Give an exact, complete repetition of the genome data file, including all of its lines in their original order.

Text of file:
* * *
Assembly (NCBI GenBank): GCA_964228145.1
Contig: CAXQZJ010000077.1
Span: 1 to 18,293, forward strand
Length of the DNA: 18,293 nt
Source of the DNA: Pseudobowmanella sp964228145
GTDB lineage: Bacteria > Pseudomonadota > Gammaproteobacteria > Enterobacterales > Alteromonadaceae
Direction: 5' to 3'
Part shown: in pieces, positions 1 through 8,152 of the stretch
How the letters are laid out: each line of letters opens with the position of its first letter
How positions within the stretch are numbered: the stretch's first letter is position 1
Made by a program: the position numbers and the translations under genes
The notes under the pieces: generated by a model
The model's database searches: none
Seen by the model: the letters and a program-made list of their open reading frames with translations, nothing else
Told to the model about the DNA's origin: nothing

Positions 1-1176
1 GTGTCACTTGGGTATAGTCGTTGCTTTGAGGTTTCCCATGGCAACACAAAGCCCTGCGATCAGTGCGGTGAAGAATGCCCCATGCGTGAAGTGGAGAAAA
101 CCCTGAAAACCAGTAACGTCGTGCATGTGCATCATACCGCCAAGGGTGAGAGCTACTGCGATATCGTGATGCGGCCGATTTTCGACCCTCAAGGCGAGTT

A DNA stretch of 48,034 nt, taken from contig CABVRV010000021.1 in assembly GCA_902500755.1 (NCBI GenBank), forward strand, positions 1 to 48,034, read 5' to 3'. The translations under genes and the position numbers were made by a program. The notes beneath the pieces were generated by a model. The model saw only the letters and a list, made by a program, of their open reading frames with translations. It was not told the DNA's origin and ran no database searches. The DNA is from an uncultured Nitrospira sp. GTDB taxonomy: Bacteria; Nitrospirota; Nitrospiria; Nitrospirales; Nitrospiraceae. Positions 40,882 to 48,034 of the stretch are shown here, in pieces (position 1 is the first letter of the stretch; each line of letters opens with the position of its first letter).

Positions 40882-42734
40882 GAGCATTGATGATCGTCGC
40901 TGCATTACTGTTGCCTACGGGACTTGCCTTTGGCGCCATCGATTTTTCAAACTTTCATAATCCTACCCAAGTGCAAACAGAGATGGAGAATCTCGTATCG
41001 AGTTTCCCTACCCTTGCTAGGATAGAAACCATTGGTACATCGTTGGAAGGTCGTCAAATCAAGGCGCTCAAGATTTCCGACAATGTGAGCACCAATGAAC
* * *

Assembly (NCBI GenBank): GCA_964228145.1
Contig: CAXQZJ010000077.1
Span: 1 to 18,293, forward strand
Length of the DNA: 18,293 nt
Source of the DNA: Pseudobowmanella sp964228145
GTDB lineage: Bacteria > Pseudomonadota > Gammaproteobacteria > Enterobacterales > Alteromonadaceae
Direction: 5' to 3'
Part shown: in pieces, positions 1 through 8,152 of the stretch
How the letters are laid out: each line of letters opens with the position of its first letter
How positions within the stretch are numbered: the stretch's first letter is position 1
Made by a program: the position numbers and the translations under genes
The notes under the pieces: generated by a model
The model's database searches: none
Seen by the model: the letters and a program-made list of their open reading frames with translations, nothing else
Told to the model about the DNA's origin: nothing

Positions 1-1176
1 GTGTCACTTGGGTATAGTCGTTGCTTTGAGGTTTCCCATGGCAACACAAAGCCCTGCGATCAGTGCGGTGAAGAATGCCCCATGCGTGAAGTGGAGAAAA
101 CCCTGAAAACCAGTAACGTCGTGCATGTGCATCATACCGCCAAGGGTGAGAGCTACTGCGATATCGTGATGCGGCCGATTTTCGACCCTCAAGGCGAGTT

A DNA stretch of 48,034 nt, taken from contig CABVRV010000021.1 in assembly GCA_902500755.1 (NCBI GenBank), forward strand, positions 1 to 48,034, read 5' to 3'. The translations under genes and the position numbers were made by a program. The notes beneath the pieces were generated by a model. The model saw only the letters and a list, made by a program, of their open reading frames with translations. It was not told the DNA's origin and ran no database searches. The DNA is from an uncultured Nitrospira sp. GTDB taxonomy: Bacteria; Nitrospirota; Nitrospiria; Nitrospirales; Nitrospiraceae. Positions 40,882 to 48,034 of the stretch are shown here, in pieces (position 1 is the first letter of the stretch; each line of letters opens with the position of its first letter).

Positions 40882-42734
40882 GAGCATTGATGATCGTCGC
40901 TGCATTACTGTTGCCTACGGGACTTGCCTTTGGCGCCATCGATTTTTCAAACTTTCATAATCCTACCCAAGTGCAAACAGAGATGGAGAATCTCGTATCG
41001 AGTTTCCCTACCCTTGCTAGGATAGAAACCATTGGTACATCGTTGGAAGGTCGTCAAATCAAGGCGCTCAAGATTTCCGACAATGTGAGCACCAATGAAC